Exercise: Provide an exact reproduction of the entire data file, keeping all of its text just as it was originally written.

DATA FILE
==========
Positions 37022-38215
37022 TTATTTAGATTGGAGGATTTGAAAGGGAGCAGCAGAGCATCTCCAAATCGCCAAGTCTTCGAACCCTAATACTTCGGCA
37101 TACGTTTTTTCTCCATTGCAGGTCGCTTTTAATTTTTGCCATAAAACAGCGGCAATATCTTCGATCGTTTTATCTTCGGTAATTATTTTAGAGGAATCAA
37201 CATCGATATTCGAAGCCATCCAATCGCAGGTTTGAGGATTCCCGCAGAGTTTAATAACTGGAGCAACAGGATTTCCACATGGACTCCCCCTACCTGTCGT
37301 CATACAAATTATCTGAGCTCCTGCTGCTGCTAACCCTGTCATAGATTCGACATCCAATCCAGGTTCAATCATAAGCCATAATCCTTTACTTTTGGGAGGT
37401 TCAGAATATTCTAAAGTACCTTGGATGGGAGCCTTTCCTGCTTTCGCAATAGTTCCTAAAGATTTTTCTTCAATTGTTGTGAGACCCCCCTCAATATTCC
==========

Positions 37022-38215
37022 TTATTTAGATTGGAGGATTTGAAAGGGAGCAGCAGAGCATCTCCAAATCGCCAAGTCTTCGAACCCTAATACTTCGGCA
37101 TACGTTTTTTCTCCATTGCAGGTCGCTTTTAATTTTTGCCATAAAACAGCGGCAATATCTTCGATCGTTTTATCTTCGGTAATTATTTTAGAGGAATCAA
37201 CATCGATATTCGAAGCCATCCAATCGCAGGTTTGAGGATTCCCGCAGAGTTTAATAACTGGAGCAACAGGATTTCCACATGGACTCCCCCTACCTGTCGT
37301 CATACAAATTATCTGAGCTCCTGCTGCTGCTAACCCTGTCATAGATTCGACATCCAATCCAGGTTCAATCATAAGCCATAATCCTTTACTTTTGGGAGGT
37401 TCAGAATATTCTAAAGTACCTTGGATGGGAGCCTTTCCTGCTTTCGCAATAGTTCCTAAAGATTTTTCTTCAATTGTTGTGAGACCCCCCTCAATATTCC